A war of words has broken out between two rugby columnists after a call was made for the All Blacks’ haka to be banned.
A war of words has broken out between two rugby columnists after a call was made for the All Blacks’ haka to be banned.

All Blacks haka ‘an unfair advantage and needs to stop’

A WAR of words has broken out between two sports columnists after a call was made for the All Blacks' haka to be banned.

Irish rugby writer, Ewan MacKenna wrote a column for Pundit Arena saying "The haka gives New Zealand an unfair advantage and needs to stop". The column echoes similar sentiments from former England hooker Brian Moore who said he is "bored" with the haka.

The strongly-worded piece - and Moore's comments - have attracted the ire of New Zealand writer Kevin Norquay, who countered their arguments with his own.

"When an Irish shock jock column writer wants the haka banned it's blarney, akin to Kiwis telling the Irish there's too much Guinness in the world," Norquay wrote for stuff.

"And when a stadium boos the haka, you know it's got under their skin. It's been noticed, and they're trying a counter attack, as they're entitled to do."

Norquay argued that New Zealand may have a "boring" flag and national anthem, but that the haka - which he said is a "national treasure" - is anything but.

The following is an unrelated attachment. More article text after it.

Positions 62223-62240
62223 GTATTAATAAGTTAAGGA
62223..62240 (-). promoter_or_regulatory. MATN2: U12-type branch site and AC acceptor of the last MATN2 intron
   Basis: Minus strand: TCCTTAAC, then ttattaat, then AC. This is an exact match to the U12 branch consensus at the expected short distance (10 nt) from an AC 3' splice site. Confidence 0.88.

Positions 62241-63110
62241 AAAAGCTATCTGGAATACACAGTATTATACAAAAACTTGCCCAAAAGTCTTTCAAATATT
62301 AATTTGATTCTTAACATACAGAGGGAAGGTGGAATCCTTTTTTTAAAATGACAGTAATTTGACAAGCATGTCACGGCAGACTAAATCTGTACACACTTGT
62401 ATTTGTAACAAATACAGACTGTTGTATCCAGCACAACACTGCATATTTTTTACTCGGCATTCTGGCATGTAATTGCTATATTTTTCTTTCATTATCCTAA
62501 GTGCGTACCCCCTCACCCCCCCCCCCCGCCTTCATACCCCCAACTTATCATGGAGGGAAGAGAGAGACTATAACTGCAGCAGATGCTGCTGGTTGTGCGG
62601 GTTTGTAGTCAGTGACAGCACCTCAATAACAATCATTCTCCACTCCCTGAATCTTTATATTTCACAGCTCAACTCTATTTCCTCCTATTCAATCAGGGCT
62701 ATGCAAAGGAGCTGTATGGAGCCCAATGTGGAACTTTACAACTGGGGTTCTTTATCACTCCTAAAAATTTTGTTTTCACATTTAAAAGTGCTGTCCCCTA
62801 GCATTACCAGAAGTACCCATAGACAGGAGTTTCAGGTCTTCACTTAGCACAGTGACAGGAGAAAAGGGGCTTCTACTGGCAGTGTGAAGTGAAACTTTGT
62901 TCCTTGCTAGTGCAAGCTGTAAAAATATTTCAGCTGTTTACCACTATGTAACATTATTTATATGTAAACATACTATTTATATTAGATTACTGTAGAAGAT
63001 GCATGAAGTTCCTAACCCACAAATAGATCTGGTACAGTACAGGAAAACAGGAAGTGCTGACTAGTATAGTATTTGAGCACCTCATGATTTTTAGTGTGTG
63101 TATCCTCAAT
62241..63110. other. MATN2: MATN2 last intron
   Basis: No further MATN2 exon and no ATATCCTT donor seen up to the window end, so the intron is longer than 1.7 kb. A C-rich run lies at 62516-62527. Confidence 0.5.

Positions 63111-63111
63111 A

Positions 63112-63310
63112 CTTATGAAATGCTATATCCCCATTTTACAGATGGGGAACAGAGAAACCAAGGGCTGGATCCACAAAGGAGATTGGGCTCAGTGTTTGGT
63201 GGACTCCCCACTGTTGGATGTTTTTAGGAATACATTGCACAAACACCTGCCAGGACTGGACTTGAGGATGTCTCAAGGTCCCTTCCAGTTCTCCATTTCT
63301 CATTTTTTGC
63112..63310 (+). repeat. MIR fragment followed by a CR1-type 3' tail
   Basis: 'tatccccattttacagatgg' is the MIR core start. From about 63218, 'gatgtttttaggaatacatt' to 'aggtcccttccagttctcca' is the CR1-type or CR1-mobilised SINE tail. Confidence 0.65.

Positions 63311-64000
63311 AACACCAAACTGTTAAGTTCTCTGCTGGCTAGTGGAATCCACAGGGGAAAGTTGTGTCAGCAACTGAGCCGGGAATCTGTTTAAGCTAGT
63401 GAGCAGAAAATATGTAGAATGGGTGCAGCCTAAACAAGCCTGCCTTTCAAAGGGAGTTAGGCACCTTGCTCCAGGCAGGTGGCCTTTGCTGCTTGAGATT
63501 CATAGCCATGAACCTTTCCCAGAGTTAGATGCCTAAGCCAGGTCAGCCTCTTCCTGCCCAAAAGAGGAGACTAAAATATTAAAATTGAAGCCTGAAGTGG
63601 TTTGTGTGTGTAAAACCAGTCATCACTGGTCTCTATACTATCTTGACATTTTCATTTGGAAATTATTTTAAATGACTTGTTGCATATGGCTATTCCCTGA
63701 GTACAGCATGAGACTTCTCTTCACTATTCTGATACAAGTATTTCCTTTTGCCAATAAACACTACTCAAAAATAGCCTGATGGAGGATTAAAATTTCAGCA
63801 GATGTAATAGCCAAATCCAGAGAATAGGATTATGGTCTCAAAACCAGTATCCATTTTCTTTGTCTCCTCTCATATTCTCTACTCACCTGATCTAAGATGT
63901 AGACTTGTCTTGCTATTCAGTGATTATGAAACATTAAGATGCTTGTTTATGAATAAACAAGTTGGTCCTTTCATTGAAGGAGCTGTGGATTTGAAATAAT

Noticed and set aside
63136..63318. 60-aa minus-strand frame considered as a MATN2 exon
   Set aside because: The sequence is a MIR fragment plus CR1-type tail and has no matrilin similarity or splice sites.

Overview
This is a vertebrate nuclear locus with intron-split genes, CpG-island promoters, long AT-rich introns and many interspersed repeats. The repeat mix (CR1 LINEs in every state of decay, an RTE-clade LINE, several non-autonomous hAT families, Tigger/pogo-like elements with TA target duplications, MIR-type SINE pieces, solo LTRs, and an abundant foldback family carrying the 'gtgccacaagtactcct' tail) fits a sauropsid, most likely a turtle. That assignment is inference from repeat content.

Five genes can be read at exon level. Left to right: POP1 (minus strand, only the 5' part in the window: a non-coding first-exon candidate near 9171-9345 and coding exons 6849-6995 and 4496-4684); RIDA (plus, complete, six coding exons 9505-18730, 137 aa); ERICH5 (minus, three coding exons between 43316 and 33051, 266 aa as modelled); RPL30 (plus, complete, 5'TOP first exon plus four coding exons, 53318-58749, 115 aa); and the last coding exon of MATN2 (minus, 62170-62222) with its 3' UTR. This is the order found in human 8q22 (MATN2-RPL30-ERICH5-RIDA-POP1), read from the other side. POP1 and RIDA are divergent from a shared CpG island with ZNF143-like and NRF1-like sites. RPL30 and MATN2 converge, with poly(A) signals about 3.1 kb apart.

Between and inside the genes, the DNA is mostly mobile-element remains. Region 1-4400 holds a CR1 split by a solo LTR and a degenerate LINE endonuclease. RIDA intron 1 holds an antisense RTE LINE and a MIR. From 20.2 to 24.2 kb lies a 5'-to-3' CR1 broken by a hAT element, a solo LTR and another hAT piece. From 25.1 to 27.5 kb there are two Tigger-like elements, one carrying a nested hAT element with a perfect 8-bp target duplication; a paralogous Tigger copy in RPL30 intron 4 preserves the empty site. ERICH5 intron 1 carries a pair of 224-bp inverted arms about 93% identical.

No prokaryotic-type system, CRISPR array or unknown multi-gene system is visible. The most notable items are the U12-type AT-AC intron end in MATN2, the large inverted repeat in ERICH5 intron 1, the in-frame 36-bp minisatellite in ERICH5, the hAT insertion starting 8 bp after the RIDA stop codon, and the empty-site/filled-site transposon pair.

"If you travel overseas, and show the locals video of the haka, boredom is not their reaction. Sorry, Brian. It's more like "wow!" he wrote.

In his column for Pundit Arena, MacKenna asks why the World Cup is still "pandering to the dance".

"That's unfortunate as New Zealand are justifiably big-headed enough without a massaging of their already massive egos," MacKenna wrote.

"Yet even World Rugby have it in their rules that to not stand on your own 10-metre line and watch a bunch stick out their tongues and slap their thighs is worthy of a fine and a telling off.

"Indeed if we are to engage in these cultural activities in rugby, perhaps Ireland's opponents should have to spend a few minutes watching our players sitting around a table in midfield, sipping cups of tea and bemoaning everything from economic migrants to the latest bin charges."

MacKenna wrote that the haka had "been ruthlessly exploited and commercialised and ultimately cheapened", yet acknowledged it's "beauty" and cultural significance.




Nonetheless, he added: "There's a practical reason why the haka shouldn't happen as, while it provides a psychological edge through self-inspiration and via an attempt at opponent intimidation, it also provides a small physical edge as others are forced to stand still and go briefly cold.

"There's another reason too though as there is a huge lack of self-awareness about this. Again there are those who'll say it's native and it is to some, but the majority of New Zealand players haven't been Maori. Instead, they descend from forefathers who were actually ruthless oppressors of natives."

Norquay found that point to be a hypocritical given MacKenna was asking for the haka to be banned altogether.

"So the way to counter this ruthless oppression of Māori, is more ruthless oppression - stomping out the haka prior to test matches?" he wrote.

"Yeah, right."

This story originally appeared in the NZ Herald and was republished with permission.